Share tips of the week

MoneyWeek’s comprehensive guide to this week’s share tips from the rest of the UK’s financial press.

Three to buy

Greene King

The Daily Telegraph

Brewer and pub operator Greene King is at the "point of maximum pessimism" as higher payroll costs, rising business rates and sterling's devaluation take their toll. But with the price/earnings (p/e) ratio now into single figures, these risks are already priced in. The firm is well run and has an excellent record of dividend growth over six decades. 666p

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LXI Reit

The Mail on Sunday

With an uncertain economy and rising inflation, companies that pay a decent dividend are increasingly attractive. LXI Reit joins the stockmarket on 27 February, aiming to raise £200m to £300m to buy commercial properties and let them on long-term, inflation-linked leases. The management and board are "extremely experienced" and the business plan looks sound. Buy to secure an income yield of 5% and rising. 100p


The Daily Telegraph

The shares of this small recruitment and consulting specialist have done poorly in the last five years, but an encouraging trading update suggests things could be looking up. New management is focusing the business on a niche in the utilities sector, helping water companies prepare for deregulation. But investors should keep an eye on the shaky balance sheet, which could smother any recovery. It's a speculative buy. 10.25p

Three to sell

St Ives


Investors may be tempted to buy into the printing and marketing services firm after a year that has seen its shares dive 70%. But the company issued its third profit warning in a year this month after losing a printing contract with HarperCollins and "further nasty surprises" could be on the way. A dividend cut or suspension could come on 7 March when St Ives reports half-year results. 59p


Investors Chronicle

Things are likely to get worse before they get better for this support-services group, which has issued two profit warnings in short order. Clients delayed decision-making after the EU referendum, and it experienced problems with a computer system for Transport for London, which hurt the IT division. Growth is likely to remain flat, and it is struggling with high debt. 519.5p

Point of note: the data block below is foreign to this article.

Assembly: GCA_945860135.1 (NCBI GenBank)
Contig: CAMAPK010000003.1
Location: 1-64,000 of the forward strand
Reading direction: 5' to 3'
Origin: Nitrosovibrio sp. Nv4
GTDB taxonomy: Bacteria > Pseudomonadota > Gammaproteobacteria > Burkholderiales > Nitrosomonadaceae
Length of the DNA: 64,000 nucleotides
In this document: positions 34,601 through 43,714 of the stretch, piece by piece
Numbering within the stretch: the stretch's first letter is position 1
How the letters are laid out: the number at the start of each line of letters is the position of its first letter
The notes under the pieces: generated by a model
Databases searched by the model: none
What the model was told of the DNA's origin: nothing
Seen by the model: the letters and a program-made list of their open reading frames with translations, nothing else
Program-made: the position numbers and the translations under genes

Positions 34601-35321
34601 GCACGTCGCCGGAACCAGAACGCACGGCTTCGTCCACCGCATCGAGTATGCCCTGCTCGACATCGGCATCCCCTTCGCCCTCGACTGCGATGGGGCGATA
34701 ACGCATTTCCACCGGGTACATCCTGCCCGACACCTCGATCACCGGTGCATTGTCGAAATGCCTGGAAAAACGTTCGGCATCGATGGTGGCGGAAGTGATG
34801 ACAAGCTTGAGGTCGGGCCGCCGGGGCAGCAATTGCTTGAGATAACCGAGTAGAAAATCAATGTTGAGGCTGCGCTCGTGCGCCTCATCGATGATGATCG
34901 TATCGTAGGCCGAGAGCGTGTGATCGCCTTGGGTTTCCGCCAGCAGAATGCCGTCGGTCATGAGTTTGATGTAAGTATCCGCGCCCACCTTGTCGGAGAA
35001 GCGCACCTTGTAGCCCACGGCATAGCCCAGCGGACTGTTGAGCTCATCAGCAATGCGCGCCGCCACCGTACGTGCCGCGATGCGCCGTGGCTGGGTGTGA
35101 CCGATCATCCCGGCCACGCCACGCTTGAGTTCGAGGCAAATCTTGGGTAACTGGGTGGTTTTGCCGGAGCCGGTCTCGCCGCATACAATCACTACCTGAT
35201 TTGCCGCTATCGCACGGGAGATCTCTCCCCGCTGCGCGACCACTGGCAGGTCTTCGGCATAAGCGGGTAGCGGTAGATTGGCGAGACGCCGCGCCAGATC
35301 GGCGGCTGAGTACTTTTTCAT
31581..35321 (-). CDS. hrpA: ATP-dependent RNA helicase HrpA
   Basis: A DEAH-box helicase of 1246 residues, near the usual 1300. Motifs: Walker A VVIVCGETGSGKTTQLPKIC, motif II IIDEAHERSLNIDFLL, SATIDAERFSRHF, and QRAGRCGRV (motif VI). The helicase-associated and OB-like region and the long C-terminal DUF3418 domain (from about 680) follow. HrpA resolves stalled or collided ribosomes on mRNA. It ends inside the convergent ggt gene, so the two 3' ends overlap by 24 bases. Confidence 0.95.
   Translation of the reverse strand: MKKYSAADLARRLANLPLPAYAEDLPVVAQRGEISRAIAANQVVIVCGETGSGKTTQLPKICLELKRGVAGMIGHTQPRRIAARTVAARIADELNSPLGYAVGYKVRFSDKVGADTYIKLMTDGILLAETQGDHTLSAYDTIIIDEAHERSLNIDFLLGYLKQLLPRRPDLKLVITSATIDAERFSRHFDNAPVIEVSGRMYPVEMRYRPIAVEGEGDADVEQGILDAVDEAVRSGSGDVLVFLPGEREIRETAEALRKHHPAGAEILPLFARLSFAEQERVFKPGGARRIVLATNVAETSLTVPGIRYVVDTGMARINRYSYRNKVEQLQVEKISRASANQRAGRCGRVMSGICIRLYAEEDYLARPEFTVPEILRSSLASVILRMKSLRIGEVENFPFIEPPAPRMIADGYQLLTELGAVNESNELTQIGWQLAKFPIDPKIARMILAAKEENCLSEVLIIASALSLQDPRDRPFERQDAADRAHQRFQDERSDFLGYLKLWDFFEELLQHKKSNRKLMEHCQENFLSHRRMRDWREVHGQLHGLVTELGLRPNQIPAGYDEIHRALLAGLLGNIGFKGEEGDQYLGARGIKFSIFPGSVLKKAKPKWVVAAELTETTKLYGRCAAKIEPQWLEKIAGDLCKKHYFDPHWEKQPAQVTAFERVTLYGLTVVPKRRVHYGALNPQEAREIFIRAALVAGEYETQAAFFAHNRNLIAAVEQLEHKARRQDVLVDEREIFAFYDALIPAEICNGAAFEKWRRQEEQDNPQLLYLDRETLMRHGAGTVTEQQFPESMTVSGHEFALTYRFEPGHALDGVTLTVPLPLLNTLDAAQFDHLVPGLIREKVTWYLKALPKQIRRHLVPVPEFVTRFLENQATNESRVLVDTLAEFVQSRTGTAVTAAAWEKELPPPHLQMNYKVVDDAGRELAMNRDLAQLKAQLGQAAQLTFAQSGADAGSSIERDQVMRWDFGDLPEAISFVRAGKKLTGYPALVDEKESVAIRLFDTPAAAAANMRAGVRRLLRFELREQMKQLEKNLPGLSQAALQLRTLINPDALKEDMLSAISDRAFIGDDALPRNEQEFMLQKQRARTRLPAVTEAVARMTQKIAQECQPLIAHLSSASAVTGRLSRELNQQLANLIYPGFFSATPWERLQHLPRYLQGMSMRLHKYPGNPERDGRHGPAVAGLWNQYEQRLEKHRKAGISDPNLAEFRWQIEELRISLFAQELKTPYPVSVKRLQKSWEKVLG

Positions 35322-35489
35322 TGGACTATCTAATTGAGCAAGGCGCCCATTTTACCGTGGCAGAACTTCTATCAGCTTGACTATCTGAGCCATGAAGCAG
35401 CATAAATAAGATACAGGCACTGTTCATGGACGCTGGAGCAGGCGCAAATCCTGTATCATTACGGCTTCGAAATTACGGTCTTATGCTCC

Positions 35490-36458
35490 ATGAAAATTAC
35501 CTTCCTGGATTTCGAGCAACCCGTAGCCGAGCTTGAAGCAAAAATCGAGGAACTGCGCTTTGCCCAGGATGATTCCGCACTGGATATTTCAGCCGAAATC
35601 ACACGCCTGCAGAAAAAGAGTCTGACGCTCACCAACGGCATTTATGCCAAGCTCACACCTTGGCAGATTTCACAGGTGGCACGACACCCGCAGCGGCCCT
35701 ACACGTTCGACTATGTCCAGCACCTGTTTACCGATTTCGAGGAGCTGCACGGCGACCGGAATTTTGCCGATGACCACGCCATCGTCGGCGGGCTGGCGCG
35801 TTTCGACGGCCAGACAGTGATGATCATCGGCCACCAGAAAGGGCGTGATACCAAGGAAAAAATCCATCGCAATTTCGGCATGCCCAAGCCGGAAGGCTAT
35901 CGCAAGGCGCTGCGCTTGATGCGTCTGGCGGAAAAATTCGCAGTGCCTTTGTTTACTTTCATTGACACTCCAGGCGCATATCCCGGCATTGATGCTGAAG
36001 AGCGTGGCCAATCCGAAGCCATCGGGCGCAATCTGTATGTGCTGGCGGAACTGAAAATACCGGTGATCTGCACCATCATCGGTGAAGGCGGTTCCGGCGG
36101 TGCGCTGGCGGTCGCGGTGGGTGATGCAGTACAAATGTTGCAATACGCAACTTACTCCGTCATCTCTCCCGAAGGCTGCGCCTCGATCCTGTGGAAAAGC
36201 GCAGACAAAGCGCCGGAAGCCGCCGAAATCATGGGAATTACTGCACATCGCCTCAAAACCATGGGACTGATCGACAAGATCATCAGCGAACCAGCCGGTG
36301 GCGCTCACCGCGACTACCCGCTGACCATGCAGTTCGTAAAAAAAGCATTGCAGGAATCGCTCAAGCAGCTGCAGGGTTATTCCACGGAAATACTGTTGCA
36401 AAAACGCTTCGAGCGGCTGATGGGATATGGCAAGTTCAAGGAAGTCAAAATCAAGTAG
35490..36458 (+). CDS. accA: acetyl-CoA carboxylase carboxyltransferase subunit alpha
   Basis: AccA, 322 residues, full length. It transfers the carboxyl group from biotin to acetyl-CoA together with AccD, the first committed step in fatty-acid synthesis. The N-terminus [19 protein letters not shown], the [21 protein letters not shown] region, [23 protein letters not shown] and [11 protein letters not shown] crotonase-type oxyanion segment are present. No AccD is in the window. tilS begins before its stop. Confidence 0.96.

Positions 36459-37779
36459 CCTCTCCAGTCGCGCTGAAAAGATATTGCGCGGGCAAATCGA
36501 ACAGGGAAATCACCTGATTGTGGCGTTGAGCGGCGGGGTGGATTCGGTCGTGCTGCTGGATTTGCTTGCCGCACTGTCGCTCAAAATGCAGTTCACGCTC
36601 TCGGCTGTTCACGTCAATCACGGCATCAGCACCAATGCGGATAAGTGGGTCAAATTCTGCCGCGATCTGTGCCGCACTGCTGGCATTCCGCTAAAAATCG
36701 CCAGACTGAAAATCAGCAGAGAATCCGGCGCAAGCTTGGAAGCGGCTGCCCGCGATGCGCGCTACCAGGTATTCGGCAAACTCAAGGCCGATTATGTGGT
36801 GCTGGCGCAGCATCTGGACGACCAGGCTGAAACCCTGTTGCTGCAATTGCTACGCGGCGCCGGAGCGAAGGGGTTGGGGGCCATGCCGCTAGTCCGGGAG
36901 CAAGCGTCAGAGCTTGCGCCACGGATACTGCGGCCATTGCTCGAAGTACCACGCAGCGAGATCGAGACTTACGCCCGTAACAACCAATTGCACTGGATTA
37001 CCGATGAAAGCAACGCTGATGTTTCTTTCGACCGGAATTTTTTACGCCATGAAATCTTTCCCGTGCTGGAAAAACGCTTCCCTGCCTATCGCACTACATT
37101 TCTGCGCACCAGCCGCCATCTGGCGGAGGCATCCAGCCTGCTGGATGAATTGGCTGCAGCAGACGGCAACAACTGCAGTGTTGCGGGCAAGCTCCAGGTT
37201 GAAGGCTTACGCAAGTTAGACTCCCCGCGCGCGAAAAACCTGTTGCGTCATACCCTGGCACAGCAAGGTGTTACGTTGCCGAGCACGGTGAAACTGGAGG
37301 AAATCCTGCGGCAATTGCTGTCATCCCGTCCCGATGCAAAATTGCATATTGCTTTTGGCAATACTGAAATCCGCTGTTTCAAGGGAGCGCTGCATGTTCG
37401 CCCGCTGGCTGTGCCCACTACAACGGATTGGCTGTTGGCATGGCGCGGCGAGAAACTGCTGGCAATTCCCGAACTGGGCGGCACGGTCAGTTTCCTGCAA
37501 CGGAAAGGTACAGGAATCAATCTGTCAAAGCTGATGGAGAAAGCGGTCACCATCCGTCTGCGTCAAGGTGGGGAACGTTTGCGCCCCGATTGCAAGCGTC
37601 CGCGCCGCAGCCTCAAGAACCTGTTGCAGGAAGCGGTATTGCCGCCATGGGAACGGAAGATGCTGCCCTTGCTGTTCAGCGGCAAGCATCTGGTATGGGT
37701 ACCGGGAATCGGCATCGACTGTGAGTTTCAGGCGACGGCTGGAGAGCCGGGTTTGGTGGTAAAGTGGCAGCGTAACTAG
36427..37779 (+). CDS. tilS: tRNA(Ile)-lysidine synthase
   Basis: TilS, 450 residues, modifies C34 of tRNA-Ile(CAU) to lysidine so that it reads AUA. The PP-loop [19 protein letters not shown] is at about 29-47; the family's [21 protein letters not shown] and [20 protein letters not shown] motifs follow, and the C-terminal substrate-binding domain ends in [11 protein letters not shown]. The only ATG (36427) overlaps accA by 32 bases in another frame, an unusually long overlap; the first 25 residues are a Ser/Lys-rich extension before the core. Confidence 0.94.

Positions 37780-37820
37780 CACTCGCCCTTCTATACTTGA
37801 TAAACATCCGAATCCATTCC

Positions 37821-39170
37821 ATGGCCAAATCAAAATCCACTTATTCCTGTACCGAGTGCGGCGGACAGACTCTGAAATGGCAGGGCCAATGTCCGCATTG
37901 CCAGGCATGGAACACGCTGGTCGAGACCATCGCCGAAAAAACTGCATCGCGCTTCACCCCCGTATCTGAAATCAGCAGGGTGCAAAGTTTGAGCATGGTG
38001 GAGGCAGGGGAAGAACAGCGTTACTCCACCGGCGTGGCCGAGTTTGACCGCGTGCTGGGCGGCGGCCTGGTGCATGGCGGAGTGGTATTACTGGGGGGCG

NEX Group

The Times

Third-quarter results for this trading technology firm looked strong, boosted by a weak pound and the post-election "Trump bump", which resulted in a short term-boost in trading volumes. However, these tailwinds are now ebbing. NEX could be a takeover candidate, but that's far from certain. Shareholders would be wise to take profits from its recent rally. 546.25p

And the rest


Car insurer Hastings may benefit from changes to compensation payment rules (233p). All businesses must comply with digital accounting rules by 2020 and accounting software supplier FreeAgent should profit from this shift (116p). Flavour and fragrance specialist Treatt would be a quality addition to any portfolio (259p). The price/earnings (p/e) ratio of safety-kit maker Halma is at a two-year low, but the shares should rebound (955.5p). A decision to stock third-party brands should help budget footwear group Shoe Zone (178p).

Investors Chronicle

Low operating costs, low risk and good cash generation make newly floated Diversified Gas & Oil a buy (58p). Property group Derwent London continues to generate strong rental income (2,609p). The shares of palm oil company MP Evans have gained 63% over the last two years, but there may be more upside to come (719p).

The Daily Telegraph

Income hunters should watch for full-year results at property developer and manager CLS Holdings as it starts to pay a dividend (1,660p). The water industry continues to deliver good news, and Severn Trent looks attractive (2,310p).

The Times

Waste-management business Shanks looks to have got a good deal with its takeover of Dutch group VGG (96p). Intellectual property services firm translator RWS Holdings has a strong record of revenue growth (349.5p).

IPO watch

The Guinness Oil & Gas Exploration Trust is a closed-end investment company that plans to invest in junior oil and gas companies whose share prices have been depressed by the industry sell-off in 2012-2014 and the collapse in the crude oil price. The trust's managers, Guinness Asset Management, hope that the industry's major players will return to the market, leading to a flurry of acquisitions. They are targeting a gross annualised return to investors of "approximately 25%". There will be an annual fee of 1.5%, and a performance fee of 20% of any returns over 8% per annum. No dividends will be paid: all returns will come from capital growth. The shares will be listed on the main market of the London Stock Exchange, with trading expected to start on 27 February.

A German view

Shares in Austria's Andritz have risen fivefold since the global financial crisis, and the outlook remains encouraging. Andritz is an industrial machinery group spanning an unusually broad range of businesses and regions, which tends to temper the impact of a downturn in a particular segment or country, as Brse Online points out. Offerings include plant systems and services for the hydroelectric power and paper industries, furnaces for steel and copper plants, and aluminium production lines for the car industry.

Andritz is benefiting from the global trend towards renewable energy, with the hydroelectric division's orders up 43% year-on-year in the third quarter of 2016 amid a rebound in energy prices, notes Wirtschaftswoche. Profits could climb to €300m this year on €6.2bn of turnover. The stock yields 2.7%.